Bond yields are significantly affected by monetary policy. These policies may come from the actions of a central bank, such as the Federal Reserve, a currency board or other types of regulatory committees.

However, monetary policy at its core is about determining interest rates. In turn, interest rates define the risk-free rate of return. The risk-free rate of return has a large impact on the demand for all types of financial securities, including bonds.

The Effect of Monetary Policy on Bond Yields

When interest rates are low, bond yields decline due to the increased demand for bonds. For example, if the yield on a bond is 5%, this yield becomes more attractive as the risk-free rate of return falls from 3% to 1%. This increased demand for the bond results in rising prices and falling yields.

Of course, the inverse is true as well. When the risk-free rate of return rises, money moves from financial assets to the safety of guaranteed returns. For example, if the risk-free rate of return rises from 2% to 4%, a bond yielding 5% would become less attractive. The extra yield would not be worth taking on the risk. Demand for the bond would decline, and the yield would rise until supply and demand reached a new equilibrium.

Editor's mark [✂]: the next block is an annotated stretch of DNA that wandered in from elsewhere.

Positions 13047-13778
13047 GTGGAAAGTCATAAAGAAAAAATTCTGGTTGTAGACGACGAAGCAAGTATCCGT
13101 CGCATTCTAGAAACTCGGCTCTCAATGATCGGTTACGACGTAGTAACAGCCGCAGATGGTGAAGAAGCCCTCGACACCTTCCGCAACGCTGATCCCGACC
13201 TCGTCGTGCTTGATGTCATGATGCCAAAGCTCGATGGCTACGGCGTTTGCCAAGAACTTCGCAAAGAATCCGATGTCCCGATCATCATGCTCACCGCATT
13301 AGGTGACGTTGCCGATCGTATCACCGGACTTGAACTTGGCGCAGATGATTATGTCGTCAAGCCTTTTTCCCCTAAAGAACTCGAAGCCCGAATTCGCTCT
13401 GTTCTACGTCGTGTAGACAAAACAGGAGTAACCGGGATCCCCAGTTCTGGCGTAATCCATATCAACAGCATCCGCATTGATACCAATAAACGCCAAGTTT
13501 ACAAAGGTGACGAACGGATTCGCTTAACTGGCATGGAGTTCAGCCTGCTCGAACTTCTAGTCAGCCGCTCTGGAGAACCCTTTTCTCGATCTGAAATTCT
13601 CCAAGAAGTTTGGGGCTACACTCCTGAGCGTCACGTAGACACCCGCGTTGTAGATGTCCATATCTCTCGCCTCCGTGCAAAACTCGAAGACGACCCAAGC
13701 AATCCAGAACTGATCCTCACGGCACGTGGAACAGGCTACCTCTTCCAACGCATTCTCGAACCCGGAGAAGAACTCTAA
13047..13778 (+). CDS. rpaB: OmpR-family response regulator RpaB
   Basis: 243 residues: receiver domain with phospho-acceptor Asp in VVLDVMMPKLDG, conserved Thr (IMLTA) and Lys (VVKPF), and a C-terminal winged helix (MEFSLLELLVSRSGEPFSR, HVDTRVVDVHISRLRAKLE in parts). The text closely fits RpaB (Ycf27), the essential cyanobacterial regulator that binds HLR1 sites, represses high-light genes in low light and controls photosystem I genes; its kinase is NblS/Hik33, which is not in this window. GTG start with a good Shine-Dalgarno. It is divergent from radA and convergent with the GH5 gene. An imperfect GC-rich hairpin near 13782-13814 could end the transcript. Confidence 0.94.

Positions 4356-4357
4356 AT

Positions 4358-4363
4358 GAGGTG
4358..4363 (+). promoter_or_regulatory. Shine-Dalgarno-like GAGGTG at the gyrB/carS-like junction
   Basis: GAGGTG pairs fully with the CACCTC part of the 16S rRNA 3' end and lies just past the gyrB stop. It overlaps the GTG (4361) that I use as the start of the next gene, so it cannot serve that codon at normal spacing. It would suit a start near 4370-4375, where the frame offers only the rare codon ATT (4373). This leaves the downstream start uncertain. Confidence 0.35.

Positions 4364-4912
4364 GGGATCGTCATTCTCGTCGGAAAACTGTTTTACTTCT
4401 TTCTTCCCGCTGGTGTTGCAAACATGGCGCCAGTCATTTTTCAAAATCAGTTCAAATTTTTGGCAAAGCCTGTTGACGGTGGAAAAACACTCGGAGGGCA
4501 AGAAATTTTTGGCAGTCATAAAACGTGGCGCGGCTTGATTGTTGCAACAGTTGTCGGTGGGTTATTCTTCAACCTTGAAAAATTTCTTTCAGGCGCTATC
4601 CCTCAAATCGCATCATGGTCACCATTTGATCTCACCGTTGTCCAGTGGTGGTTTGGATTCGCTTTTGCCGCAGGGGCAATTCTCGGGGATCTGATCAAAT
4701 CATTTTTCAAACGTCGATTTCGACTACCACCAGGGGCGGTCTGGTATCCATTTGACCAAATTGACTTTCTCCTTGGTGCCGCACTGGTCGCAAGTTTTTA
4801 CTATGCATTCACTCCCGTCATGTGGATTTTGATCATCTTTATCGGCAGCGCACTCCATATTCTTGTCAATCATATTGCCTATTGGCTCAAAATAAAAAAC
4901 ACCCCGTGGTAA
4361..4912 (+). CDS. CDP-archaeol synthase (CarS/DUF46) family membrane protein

Central banks are aware of their ability to influence asset prices through monetary policy. They often use this power to moderate swings in the economy. During recessions, they look to hold off deflationary forces by lowering interest rates, leading to increases in asset prices.

Increasing asset prices have a mildly stimulating effect on the economy. When bond yields fall, it results in lower borrowing costs for corporations and the government, leading to increased spending. Mortgage rates may also decline with the demand for housing likely to increase as well.

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